When the alternative is a personal taxable account, that loss of some CESG with a large upfront contribution can be made up for by a longer period of tax-deferred growth. In contrast to a personal account, a corporation also has tax-deferred growth and the RESP’s relative advantage is minimal.
Comparing different RESP contribution strategies.
In my post about RESPs for Rich Kids, I described four main strategies that someone with a lump of money could use. In this post, I will compare the same strategies except with a corporate account instead of a personal account.
Strategy #1 No RESP: Simply keep all of the money in the corporation and pay it out as needed, starting at age 18.
Strategy #2 Contribute $2778/yr: Contribute the same amount for 18 years to both get the maximum $7200 CESG and make the maximum $50K RESP contribution limit.
Strategy #3 CESG Only: Contribute $2500/yr for 13 years and then $1000. This would result in removing just enough money out of the corporation each year to get the maximum CESG and leave the rest of the money in the corporation to be doled out later.
Strategy #4 Front-loading: This uses various up-front lump sums, followed by $2500/yr until the max $50K lifetime contribution limit is reached. Lump sum optimization was the best RESP contribution strategy for those who are not incorporated. Will it be for the incorporated crowd…
Simulation Model Methodology
I have not seen anyone do this analysis before and there are complexities. So, I want to lay out my methodology in the name of transparency. Some may be interested. Others might just want to trust some doc on the internet with loonie in the name of his website. Crazy.
- The RESP starts at birth.
- The after-tax value of the RESP and corporate portfolio is determined at age 18.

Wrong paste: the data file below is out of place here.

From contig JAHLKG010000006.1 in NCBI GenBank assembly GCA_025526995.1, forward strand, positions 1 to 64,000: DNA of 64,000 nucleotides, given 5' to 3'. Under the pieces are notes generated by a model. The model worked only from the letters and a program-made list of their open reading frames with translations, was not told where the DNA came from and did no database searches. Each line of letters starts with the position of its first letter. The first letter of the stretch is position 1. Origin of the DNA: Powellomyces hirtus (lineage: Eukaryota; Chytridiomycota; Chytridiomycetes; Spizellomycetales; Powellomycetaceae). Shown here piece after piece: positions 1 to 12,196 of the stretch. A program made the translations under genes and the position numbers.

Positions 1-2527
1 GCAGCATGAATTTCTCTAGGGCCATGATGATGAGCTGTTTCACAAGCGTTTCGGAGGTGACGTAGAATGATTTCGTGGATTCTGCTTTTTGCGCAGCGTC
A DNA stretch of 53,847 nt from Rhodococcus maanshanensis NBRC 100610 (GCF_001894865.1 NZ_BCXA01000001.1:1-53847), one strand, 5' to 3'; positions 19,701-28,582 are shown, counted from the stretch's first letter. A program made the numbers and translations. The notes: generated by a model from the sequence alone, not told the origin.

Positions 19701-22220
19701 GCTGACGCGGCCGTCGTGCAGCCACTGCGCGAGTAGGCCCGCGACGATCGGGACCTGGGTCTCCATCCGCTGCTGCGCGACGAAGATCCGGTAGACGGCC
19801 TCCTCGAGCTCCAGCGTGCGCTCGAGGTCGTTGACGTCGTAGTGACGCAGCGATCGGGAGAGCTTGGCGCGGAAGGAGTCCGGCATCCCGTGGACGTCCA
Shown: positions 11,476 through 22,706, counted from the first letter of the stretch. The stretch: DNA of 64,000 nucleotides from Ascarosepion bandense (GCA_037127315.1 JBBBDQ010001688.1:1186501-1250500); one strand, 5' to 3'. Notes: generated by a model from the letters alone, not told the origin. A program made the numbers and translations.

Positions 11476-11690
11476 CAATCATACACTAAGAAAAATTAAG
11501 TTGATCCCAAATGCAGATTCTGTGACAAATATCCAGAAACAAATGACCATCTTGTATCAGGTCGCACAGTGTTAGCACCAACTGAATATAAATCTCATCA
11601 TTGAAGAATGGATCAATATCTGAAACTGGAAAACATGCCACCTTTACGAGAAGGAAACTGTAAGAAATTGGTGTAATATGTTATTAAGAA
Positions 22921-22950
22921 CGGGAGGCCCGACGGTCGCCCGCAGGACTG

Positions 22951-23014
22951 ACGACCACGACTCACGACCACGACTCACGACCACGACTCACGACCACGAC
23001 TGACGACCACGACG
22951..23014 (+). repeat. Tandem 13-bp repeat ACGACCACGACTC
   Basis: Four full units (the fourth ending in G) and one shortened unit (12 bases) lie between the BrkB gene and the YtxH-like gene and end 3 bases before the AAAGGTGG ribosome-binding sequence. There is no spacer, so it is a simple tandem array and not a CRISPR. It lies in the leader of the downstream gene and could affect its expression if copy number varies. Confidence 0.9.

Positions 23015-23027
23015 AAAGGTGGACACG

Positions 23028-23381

- CESG is added at the rate appropriate for the contribution and family income level.
- The corporate account starts with $73696 in it. This would be enough to make a $50K after-tax lump sum contribution.
- Each year, depending on strategy, an ineligible dividend is paid out from the corporate account that results in the after-tax contribution amount. Realized capital gains are also taxed within the corporation and money added to the capital dividend account. Any taxes paid disappear into the political ether.
- Annual investment income (interest, dividends, realized capital gains) in the corporation are subject to tax. It is assumed that enough dividends are paid out to live on each year to trigger the full release of the RDTOH. That refund is put back into the corporate investment account each year. I also ran the simulations with pay-out of RDTOH at the end instead of annually and it did not affect the conclusions.
- Withdrawal Strategy. RESP withdrawals are assumed to have no tax in the student’s hands. Withdrawals from the corporation are as ineligible dividends. These are spread out over four years to simulate an undergraduate degree and minimize the bumping up into different tax brackets from a single large liquidation. There is a separate general post on RESP withdrawal strategies elsewhere on the site.